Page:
When the city of Las Vegas celebrated its 100th anniversary a few years ago, Mark Hall-Patton, administrator of the Clark County Museum, knew that his institution would have to rise to the challenge—because the county’s centennial is this year. And it has.
Debuting this week, the museum’s new exhibit, A Destination’s Century, has been in the planning stages for two years, and curator Dawna Jolliff has been digging through the museum’s million-item collection for six months. “This is a destination today,” says Jolliff of the county. “It’s been a destination for many reasons.” Long before gaming there was water, of course, and gold, silver, gypsum, clay, even gravel, and always a sense of boundless opportunity.
February 5 marks the 100th anniversary of the decision to create Clark County, which for years had been a part of neighboring Lincoln County. (In the early years of the state, during the 1860s, both were actually a part of Arizona.) “Nobody wanted us,” Jolliff says, “that little chunk of land on the other side of the Colorado River.”
- From the Calendar
- A Destination’s Century
- Begins February 6
- Daily 9 a.m.-4:30 p.m.
- $1.50 (seniors and children, $1)
- Clark County Museum
- 1830 S. Boulder Highway, 455-7968.
The county’s transformation has been drastic and profound. When the 8,000-square-mile county was formed, the population barely totalled 3,000, and its three county commissioners earned a modest salary of $300 each. Now the county houses more than 2 million residents.
And yet, the outsized character of the county existed long before the Strip. A photo of a gushing artesian well taken in the early 1900s would not look out of place at the Bellagio, and a PR shot of a fisherman holding fake fish in front of an under-construction Hoover Dam (hence, no actual fish in the area) reveals the region’s gift for self-promotion.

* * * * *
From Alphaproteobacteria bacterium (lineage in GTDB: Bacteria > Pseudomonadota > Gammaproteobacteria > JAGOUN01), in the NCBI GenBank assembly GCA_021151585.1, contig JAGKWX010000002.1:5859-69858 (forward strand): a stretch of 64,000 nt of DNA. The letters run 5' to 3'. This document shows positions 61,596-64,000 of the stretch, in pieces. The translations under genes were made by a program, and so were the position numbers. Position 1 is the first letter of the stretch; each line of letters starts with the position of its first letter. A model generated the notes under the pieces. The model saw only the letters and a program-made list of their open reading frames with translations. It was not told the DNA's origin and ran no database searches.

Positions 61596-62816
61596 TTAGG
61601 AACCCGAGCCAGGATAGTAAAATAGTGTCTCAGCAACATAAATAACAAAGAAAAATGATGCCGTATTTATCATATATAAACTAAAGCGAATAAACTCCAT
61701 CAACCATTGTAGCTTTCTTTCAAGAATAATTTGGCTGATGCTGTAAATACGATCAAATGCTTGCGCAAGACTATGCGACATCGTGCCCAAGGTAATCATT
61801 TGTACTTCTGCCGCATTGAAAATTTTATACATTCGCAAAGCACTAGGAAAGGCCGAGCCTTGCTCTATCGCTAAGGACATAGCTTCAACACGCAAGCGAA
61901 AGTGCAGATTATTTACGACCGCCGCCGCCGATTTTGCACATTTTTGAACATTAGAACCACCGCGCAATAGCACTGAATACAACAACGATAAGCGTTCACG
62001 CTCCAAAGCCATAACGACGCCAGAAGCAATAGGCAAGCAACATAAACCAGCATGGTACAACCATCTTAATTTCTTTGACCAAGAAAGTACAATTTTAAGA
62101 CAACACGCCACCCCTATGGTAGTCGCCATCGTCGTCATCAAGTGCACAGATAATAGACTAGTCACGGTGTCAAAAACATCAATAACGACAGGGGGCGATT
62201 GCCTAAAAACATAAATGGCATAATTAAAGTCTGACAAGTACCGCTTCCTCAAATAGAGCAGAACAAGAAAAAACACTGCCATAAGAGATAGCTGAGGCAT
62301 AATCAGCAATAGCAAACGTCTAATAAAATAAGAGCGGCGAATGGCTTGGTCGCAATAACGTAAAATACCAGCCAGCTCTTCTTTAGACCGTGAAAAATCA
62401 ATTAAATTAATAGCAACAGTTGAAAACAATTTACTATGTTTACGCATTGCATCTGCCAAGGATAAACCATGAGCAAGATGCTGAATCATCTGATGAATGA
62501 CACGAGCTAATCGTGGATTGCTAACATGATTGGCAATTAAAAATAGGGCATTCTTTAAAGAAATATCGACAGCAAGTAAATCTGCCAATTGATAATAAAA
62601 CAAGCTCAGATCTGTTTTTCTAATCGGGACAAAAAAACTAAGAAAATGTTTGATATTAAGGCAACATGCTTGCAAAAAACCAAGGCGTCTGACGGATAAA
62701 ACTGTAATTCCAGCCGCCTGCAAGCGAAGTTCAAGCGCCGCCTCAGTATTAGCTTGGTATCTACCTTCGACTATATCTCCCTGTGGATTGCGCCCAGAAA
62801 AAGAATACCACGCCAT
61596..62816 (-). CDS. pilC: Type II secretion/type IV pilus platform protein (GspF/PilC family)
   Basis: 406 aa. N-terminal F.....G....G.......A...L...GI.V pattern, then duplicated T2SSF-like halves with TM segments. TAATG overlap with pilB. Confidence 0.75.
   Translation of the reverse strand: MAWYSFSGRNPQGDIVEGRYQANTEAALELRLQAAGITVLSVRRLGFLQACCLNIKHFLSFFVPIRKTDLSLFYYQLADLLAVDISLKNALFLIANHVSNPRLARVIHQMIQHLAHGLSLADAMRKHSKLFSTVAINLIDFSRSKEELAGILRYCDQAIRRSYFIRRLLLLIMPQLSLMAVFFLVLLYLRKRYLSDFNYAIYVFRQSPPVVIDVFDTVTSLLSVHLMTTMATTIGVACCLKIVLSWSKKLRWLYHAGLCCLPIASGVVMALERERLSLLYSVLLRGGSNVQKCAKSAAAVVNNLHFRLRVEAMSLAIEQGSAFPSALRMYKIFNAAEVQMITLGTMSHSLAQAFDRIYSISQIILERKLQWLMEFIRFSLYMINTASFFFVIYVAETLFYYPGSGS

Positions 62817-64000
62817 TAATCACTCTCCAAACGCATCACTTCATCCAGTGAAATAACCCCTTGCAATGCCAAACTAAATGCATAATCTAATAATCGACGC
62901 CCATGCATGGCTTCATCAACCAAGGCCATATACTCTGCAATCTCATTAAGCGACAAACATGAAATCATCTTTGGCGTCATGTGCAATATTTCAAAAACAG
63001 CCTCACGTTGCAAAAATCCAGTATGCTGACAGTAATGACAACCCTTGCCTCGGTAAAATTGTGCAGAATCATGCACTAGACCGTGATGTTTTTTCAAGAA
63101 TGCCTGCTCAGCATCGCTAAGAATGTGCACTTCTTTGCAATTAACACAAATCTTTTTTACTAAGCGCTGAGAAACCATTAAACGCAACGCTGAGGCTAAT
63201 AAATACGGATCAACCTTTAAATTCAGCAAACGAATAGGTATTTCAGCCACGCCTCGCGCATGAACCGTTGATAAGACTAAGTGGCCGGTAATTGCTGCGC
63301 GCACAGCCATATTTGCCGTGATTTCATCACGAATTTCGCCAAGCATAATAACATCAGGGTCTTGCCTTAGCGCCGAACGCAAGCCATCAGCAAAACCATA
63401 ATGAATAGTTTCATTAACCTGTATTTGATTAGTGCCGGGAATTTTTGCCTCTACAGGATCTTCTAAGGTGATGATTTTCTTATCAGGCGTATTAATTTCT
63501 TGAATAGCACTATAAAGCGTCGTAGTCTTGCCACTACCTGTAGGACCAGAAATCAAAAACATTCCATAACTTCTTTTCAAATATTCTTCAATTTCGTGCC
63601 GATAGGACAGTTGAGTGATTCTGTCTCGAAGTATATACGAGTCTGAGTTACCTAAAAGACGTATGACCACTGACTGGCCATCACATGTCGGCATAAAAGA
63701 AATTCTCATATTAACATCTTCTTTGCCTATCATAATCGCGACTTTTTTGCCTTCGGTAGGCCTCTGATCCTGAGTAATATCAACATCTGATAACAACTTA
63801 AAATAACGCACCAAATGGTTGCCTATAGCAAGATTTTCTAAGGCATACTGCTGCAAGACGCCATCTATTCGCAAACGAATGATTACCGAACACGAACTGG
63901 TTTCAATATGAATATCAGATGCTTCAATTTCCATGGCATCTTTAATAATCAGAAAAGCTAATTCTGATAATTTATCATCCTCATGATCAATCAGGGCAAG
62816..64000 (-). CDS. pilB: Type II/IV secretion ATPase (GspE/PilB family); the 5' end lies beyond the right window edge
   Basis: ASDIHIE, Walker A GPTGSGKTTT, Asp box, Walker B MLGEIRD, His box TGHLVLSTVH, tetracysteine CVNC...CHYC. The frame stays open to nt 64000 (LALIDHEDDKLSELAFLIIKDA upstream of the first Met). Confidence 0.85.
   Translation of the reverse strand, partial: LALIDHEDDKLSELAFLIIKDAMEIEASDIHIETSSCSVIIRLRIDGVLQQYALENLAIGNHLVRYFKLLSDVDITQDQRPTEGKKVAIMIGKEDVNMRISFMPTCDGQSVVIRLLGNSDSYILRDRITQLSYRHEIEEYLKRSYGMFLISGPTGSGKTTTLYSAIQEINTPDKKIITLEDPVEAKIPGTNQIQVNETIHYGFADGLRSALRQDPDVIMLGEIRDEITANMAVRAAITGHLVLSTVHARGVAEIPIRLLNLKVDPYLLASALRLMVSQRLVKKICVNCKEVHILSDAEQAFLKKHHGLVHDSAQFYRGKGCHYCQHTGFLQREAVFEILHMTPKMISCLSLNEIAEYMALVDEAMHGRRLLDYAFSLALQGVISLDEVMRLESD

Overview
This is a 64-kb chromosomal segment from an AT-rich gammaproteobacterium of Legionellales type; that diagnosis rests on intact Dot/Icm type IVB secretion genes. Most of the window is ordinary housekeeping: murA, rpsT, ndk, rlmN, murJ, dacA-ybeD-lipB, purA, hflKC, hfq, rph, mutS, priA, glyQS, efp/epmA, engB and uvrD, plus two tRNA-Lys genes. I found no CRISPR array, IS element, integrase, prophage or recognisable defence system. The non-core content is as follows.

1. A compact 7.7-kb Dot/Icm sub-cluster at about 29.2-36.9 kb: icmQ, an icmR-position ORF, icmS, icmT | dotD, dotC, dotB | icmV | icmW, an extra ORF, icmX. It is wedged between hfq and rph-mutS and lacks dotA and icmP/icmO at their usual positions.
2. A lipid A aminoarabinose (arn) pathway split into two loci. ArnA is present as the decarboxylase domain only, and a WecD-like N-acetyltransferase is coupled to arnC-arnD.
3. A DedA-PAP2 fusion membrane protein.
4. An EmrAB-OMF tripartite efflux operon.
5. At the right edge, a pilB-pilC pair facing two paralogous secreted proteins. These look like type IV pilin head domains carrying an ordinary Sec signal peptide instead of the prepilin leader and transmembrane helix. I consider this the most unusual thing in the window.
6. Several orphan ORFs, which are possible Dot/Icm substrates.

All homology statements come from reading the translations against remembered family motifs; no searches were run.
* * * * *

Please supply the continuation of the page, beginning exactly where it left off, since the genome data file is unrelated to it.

But the real source of the county’s improbable success begins with its namesake, William Andrews Clark, onetime U.S. senator from Montana and a mining entrepreneur. He built the San Pedro, Los Angeles and Salt Lake City rail line that put Las Vegas on the map. Clark was one of the richest men in America at the time of his death, and, says Hall-Patton, had an appropriately Vegas view toward life: “I never bought a man who wasn’t for sale.”
Vignettes on mining and ranching share the exhibit with artifacts recounting the county’s history as a nuclear test site (back in the day when radiation was more innocuously referred to as “sun units”). There’s also a display case of Vegas-themed kitsch (including an ashtray shaped like a bedpan inscribed with “For Old Butts”), and entertaining news-story placards throughout, including an 80-odd-year-old quote from a judge complaining about the high number of “poorly married couples” in the county.
The exhibit, which runs for a year, is just part of a county activity series commemorating the centennial. On February 6, the county will begin hosting roundtables, at which citizens can discuss their experiences living in the area. Also, a traveling exhibit, composed of other items from the museum’s collection and focusing on the history of the Valley back to prehistoric times, will go on display this summer at the Clark County Government Center.
Hall-Patton says he’s not one to be too heavy-handed in judging the qualities of life in the county (as opposed to that in and around the Strip), but as he describes various sites of interest on a large map, it’s clear where his loyalty lies. “There’s so much more here, and such a rich history—and it’s ours.”